Read also: Women breaking barriers: deconstructing unconscious gender bias in wealth management

    What is your take on investing from a scientific viewpoint, given that investing is above all about anticipating the future?

    We must first understand that we are all in a kind of “space-time prison”, namely the present – this moment now when we are speaking to each other in this interview, or the present moment of the person reading these sentences. But our mind and our brain have the capacity to extract themselves from this present moment. Our brain system allows us to make several “journeys”. Moreover, what is surprising to many people is that the system that allows you to project yourself into the past is the same as the one that allows you to project yourself into the future. Thus, our ability to look into the past shapes our ability to project into the future. We also know that our way of seeing the past or the future is not neutral: we are influenced by what we are living in the present. This is why our memories can evolve, and our ability to project ourselves into the future is also shaped by what we are experiencing today, here and now. Thus, investing for the future is affected by our relationship with the past as well as our current state of mind.

    Our ability to look into the past shapes our ability to project into the future

    Behavioural finance explores the psychological biases that shape our investment decisions. For example, investors who look at their portfolios too often are much more likely to experience losses or underperform. This stems from the illusion of being in control of a situation. What are your thoughts on this?

    This immediately brings to mind the work of Daniel Kahneman, one of the founders of behavioural finance, and his book Thinking, Fast and Slow. The book summarises the main areas of research of this Nobel Prize winner in economics, whose work focuses in particular on cognitive biases. The central thesis of the book is the dichotomy between two modes of thinking: System 1 (fast, instinctive and emotional) and System 2 (slower, more thoughtful and more logical), each of which has its strengths and weaknesses. In this simple conceptual framework, cognitive biases correspond to the heuristics (fast automatic solutions, inexpensive in mental effort) of System 1, which arise in contexts when we should be taking conscious control with effort and a rational approach (System 2). In particular, Daniel Kahneman speaks of “the illusion of understanding”, because we tend to consider as obvious in retrospect what was not so clear in the past, and create a coherent story for ourselves in hindsight. The illusion is all the stronger as studies show that people can even imagine afterwards that they had foreseen what was going to happen. Again, this quest for meaning!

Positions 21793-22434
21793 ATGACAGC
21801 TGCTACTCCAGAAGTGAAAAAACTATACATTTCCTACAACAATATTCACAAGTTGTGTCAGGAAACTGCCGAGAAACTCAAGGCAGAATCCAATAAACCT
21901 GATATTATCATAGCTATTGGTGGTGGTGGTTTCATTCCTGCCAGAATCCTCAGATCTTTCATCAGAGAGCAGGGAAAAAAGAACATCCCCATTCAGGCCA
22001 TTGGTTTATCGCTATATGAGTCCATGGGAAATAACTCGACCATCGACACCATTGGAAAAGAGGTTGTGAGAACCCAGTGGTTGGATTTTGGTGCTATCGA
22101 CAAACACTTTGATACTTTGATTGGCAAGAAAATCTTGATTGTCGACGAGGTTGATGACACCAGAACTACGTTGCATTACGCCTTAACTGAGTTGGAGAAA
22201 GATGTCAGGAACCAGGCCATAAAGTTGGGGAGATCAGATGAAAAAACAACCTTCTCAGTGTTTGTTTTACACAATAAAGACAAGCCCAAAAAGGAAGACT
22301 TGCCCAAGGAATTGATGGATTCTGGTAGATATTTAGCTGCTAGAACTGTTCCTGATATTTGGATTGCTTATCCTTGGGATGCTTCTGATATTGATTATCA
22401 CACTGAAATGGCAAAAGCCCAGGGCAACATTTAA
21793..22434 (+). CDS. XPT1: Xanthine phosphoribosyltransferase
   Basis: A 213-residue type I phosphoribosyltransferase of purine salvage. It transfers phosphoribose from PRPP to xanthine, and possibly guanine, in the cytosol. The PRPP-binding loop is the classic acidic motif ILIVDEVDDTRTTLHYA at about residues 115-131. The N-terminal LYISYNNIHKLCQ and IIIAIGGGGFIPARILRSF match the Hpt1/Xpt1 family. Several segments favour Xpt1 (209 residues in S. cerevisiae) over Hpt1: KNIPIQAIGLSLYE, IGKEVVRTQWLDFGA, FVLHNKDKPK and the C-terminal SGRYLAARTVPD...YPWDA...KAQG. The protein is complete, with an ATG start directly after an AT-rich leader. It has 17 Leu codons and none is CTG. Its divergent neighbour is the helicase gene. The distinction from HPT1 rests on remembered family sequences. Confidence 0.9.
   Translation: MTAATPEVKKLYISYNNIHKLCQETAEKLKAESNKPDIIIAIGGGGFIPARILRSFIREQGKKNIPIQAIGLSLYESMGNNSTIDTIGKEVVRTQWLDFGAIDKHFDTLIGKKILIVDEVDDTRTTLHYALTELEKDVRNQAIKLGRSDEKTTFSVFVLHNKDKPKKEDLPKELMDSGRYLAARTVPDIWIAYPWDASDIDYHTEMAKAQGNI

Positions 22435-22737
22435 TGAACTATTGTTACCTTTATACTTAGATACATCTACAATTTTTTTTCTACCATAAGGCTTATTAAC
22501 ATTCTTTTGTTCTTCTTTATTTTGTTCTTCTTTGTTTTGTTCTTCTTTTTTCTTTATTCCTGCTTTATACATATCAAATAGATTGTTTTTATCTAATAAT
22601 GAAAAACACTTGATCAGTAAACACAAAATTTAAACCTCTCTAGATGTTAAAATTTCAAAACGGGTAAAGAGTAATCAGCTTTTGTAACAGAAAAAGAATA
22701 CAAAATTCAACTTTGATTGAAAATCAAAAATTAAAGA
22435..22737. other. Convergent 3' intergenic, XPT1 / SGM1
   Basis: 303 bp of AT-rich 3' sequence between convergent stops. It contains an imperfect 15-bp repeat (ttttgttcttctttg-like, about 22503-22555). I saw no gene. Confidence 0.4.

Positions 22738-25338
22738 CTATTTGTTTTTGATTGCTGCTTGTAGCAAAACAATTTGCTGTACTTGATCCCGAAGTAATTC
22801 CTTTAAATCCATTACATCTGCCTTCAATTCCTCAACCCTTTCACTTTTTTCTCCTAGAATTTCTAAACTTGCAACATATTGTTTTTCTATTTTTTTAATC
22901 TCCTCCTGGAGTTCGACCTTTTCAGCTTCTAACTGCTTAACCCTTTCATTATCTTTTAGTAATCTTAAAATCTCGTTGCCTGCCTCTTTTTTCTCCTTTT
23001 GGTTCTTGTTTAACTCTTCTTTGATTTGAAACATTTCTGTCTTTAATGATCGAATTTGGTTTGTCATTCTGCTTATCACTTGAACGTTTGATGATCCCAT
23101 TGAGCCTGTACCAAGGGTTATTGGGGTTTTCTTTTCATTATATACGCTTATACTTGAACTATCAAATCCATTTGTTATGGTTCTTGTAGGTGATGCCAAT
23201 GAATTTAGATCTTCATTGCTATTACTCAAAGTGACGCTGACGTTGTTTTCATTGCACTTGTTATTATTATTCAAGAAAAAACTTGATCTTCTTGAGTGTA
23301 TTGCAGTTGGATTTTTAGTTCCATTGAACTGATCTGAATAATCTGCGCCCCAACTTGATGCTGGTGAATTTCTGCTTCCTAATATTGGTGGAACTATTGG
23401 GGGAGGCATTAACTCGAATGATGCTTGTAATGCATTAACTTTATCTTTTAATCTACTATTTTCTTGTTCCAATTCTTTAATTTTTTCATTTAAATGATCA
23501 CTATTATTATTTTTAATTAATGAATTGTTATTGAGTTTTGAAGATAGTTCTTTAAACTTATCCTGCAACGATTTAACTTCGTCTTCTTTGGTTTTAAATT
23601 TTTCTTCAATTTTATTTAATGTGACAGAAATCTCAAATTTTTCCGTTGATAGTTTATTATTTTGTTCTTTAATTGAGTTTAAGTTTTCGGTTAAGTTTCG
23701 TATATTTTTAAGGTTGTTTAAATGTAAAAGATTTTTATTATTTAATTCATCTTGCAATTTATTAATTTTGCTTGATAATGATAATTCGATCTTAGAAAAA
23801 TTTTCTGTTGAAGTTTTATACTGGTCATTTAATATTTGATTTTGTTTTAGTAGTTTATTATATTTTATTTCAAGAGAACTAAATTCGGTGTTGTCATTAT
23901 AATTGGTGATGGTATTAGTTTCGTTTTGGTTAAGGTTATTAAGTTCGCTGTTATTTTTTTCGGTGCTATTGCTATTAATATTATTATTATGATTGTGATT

We tend to consider as obvious in retrospect what was not so clear in the past, and create a coherent story for ourselves in hindsight

    *About LO Femmes

    Created as an internal initiative at Lombard Odier, our LO Femmes network in Paris aims to make wealth management more accessible to women. Through various themed events, our goal is to promote knowledge-sharing on current topics and to facilitate networking and information exchange. LO Femmes is part of the LO Women's club, which has been active in the Group since 2016. 


    A Few Words on Lionel Naccache

    Lionel Naccache is head of the clinical neurophysiology department at the Pitié-Salpêtrière AP-HP Hospital and professor of neurology at Sorbonne University in Paris. He is co-director of a research team at the Institut du Cerveau and a member of the National Consultative Ethics Committee (Comité Consultatif national d’Ethique – CCNE). In December 2021, he received the Eloi Collery Prize 2021 from the Academy of Medicine and the Grand Prix Claude Bernard from the City of Paris, recognising his work on consciousness.

    As the author of several books, such as Le Nouvel Inconscient (The New Unconscious) or his bestseller Parlez-vous cerveau ? (Do You Speak Brain?), Lionel Naccache continues to build an original body of work, which revolutionises our conception of subjectivity. In his latest book, Le Cinéma intérieur (The Inner Cinema), he offers a completely new approach to how our representation of the world is shaped.

    Important information

    This document is issued by Bank Lombard Odier & Co Ltd or an entity of the Group (hereinafter “Lombard Odier”). It is not intended for distribution, publication, or use in any jurisdiction where such distribution, publication, or use would be unlawful, nor is it aimed at any person or entity to whom it would be unlawful to address such a document. This document was not prepared by the Financial Research Department of Lombard Odier.

    Read more.


    let's talk.